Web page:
Transgender Students & Employees on Your Campus: What Are Their Rights?This page will be used to update you on cases and guidance as they become available in this emerging area of School Law.
A 7-year-old transgender girl was all ready to testify at a Texas House State Affairs Committee Hearing this week. But as the session went on deep into the night, the girl fell asleep before her turn to speak came at 2 a.m.
According to the Texas Tribune, Libby Gonzalez fell asleep in her father’s arms while waiting for her turn to speak, so her parents took to the microphone for her, asking lawmakers to keep their child safe.
Click here for the full story from the Texas Tribune and to hear an audio of Libby’s planned testimony.
Changing Course, the Seventh Circuit Holds that Sexual Orientation Discrimination Can Give Rise to a Title Vii Employment Discrimination Claim
In the Legal Digest’s Transgender Guide published last year, we reported on a case out of the Seventh Circuit Court of Appeals, holding that Title VII does not apply to employment discrimination based on sexual orientation. The case is Hively v. Ivy Tech Community College of Indiana and it involves claims by a part-time adjunct professor that she was denied full-time employment and promotions because of her sexual orientation. In dismissing the lawsuit, the Seventh Circuit cited the 1979 Fifth Circuit opinion Blum v. Gulf Oil Corp., 597 F.2d 936 (5th Cir. 1979), which held that a discharge for homosexuality is not prohibited by Title VII. The Fifth Circuit has jurisdiction over Texas.
The Seventh Circuit, however, recently reheard the Hively appeal en banc, meaning the entire Seventh Circuit panel of judges considered the case. By a vote of 8 to 3, the appellate court changed course, this time holding that the suit had stated a viable claim for relief under Title VII. The Seventh Circuit observed that prior case law did not recognize Title VII liability for discrimination based on sexual orientation and that, while Congress has considered adding the words “sexual orientation” to the list of prohibited characteristics, it never did so. Yet, according to the appeals court, the “goalposts have been moving over the years, as the Supreme Court has shed more light on the scope of the language that already is in the statute: no sex discrimination.” Thus, the fact that Congress has not explicitly included sexual orientation as a prohibited characteristic does not preclude such a discrimination claim. In fact, the Supreme Court has recognized sex discrimination in many forms, including sexual harassment, same-sex sexual harassment, actuarial assumptions about one’s longevity, and discrimination based on a person’s failure to conform to a certain set of gender stereotypes.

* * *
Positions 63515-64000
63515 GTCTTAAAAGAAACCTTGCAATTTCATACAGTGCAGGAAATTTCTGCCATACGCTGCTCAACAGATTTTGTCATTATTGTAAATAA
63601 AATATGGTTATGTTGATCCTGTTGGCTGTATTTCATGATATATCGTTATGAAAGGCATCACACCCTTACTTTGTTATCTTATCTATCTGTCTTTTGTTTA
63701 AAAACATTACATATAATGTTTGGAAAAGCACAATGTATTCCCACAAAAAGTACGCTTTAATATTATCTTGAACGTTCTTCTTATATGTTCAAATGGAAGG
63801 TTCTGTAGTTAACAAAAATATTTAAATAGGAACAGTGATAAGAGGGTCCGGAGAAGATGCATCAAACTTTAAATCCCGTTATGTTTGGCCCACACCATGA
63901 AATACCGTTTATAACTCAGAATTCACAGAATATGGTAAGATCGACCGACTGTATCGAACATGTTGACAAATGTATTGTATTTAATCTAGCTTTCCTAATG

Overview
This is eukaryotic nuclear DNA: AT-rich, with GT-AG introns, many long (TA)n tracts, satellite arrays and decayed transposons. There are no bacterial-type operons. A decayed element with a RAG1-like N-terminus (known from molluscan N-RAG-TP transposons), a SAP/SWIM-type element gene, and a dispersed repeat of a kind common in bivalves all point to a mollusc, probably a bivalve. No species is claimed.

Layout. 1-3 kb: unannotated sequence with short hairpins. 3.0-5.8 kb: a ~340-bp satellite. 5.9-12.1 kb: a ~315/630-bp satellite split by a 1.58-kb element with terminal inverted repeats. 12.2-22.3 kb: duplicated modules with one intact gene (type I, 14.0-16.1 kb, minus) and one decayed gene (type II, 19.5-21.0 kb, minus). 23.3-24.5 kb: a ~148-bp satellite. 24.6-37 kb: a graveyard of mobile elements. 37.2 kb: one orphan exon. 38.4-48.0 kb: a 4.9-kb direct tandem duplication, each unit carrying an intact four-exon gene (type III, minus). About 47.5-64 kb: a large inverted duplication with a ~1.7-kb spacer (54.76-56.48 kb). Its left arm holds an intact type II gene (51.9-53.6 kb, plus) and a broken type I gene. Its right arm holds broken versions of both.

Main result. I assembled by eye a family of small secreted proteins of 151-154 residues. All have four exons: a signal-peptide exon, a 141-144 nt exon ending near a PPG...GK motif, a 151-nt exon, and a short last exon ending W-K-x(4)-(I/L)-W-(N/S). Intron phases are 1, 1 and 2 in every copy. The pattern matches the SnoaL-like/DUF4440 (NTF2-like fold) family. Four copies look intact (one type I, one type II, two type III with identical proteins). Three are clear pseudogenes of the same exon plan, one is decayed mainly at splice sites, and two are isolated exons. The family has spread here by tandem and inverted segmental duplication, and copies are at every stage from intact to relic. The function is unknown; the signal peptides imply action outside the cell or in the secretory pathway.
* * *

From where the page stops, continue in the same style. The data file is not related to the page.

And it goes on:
Hively claimed that if she had been a man married to a woman (or living with a woman, or dating a woman) and everything else had stayed the same, Ivy Tech would not have refused to promote her and would not have fired her. According to the Seventh Circuit, these facts state a viable Title VII claim. The appeals court stated: “Any discomfort, disapproval, or job decision based on the fact that the complainant – woman or man – dresses differently, speaks differently, or dates or marries a same-sex partner, is a reaction purely and simply based on sex. That means it falls within Title VII’s prohibition against sex discrimination, if it affects employment in one of the specified ways.”
Hively also claimed that she suffered sex discrimination due to her association with others of the same sexual orientation. Looking to prior Title VII cases recognizing such associational discrimination claims based on race, the court of appeals observed that “to the extent that the statute prohibits discrimination on the basis of the race of someone with whom the plaintiff associates, it also prohibits discrimination on the basis of the national origin, or the color, or the religion, or (as relevant here) the sex of the associate. No matter which category is involved, the essence of the claim is that the plaintiff would not be suffering the adverse action had his or her sex, race, color, national origin, or religion been different.” For these reasons, the Seventh Circuit reversed the dismissal of Hively’s suit and returned the case to the trial court for further proceedings.